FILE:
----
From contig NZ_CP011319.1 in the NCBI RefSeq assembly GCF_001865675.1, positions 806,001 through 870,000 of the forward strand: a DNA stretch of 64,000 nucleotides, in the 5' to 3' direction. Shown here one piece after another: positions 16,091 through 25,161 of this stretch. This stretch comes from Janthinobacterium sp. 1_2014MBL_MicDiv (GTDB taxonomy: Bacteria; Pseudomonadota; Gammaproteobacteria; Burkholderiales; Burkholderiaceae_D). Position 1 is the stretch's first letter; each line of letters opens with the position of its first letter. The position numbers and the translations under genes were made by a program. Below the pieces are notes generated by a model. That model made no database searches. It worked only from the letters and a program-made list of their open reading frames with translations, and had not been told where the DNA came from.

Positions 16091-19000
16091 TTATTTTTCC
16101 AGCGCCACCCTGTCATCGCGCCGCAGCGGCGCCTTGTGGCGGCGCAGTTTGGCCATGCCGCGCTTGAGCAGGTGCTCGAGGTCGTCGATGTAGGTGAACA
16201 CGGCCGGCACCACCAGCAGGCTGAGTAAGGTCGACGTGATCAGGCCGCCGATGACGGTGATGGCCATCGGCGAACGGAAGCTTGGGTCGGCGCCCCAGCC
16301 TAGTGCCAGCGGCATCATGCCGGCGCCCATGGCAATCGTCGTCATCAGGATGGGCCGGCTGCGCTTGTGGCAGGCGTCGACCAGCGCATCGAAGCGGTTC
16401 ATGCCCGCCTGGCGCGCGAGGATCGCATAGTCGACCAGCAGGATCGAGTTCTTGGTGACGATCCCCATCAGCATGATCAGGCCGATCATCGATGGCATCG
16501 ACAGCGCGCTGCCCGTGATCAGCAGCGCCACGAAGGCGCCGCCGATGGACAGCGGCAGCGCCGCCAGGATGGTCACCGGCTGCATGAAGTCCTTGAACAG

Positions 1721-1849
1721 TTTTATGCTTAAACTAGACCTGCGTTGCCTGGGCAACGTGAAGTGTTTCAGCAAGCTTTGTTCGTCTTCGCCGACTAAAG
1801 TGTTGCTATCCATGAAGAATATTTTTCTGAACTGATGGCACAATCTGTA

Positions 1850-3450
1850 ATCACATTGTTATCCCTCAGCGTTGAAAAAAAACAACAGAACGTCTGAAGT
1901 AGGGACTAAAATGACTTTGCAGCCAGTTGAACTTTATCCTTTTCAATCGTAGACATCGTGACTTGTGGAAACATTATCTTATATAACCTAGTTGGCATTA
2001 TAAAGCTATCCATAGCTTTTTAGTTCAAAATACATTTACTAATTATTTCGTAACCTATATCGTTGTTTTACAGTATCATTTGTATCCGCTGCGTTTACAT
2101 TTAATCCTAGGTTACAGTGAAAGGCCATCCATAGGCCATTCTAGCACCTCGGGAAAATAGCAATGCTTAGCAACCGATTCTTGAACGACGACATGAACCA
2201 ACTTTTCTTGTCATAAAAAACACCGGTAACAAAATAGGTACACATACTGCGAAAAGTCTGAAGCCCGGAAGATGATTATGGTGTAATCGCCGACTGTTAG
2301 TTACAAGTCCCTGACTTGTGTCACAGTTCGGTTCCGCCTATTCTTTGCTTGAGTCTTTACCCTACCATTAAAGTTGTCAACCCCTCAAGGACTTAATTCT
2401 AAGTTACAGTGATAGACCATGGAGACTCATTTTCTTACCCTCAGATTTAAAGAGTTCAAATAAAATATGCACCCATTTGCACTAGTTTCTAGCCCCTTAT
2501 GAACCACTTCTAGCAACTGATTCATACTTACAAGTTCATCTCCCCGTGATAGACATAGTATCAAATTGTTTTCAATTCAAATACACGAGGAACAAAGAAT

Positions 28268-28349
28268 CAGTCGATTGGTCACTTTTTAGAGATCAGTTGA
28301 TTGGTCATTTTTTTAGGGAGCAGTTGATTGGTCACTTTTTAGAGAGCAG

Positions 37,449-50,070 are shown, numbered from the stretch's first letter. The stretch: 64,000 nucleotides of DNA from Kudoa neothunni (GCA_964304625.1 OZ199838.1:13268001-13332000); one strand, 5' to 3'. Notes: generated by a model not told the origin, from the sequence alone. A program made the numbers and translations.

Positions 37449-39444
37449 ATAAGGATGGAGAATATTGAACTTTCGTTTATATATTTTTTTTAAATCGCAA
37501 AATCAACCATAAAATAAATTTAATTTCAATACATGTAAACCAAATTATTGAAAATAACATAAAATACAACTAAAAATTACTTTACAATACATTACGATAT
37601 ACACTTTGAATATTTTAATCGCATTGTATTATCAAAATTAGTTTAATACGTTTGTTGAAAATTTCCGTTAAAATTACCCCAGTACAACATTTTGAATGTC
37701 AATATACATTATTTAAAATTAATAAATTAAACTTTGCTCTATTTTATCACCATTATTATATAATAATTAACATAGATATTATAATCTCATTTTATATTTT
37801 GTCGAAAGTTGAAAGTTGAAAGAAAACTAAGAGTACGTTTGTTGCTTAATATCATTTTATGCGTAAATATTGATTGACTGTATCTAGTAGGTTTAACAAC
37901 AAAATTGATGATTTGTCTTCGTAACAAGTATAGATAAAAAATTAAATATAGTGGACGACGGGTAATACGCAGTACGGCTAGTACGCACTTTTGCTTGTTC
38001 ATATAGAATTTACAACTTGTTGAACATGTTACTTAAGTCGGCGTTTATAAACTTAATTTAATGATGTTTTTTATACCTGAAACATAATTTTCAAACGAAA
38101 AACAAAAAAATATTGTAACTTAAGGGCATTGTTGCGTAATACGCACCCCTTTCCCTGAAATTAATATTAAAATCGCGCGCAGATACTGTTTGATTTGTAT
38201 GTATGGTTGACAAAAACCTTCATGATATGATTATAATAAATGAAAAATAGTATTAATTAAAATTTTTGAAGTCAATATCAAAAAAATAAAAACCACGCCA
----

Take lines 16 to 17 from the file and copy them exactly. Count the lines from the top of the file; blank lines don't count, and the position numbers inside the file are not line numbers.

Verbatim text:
2101 TTAATCCTAGGTTACAGTGAAAGGCCATCCATAGGCCATTCTAGCACCTCGGGAAAATAGCAATGCTTAGCAACCGATTCTTGAACGACGACATGAACCA
2201 ACTTTTCTTGTCATAAAAAACACCGGTAACAAAATAGGTACACATACTGCGAAAAGTCTGAAGCCCGGAAGATGATTATGGTGTAATCGCCGACTGTTAG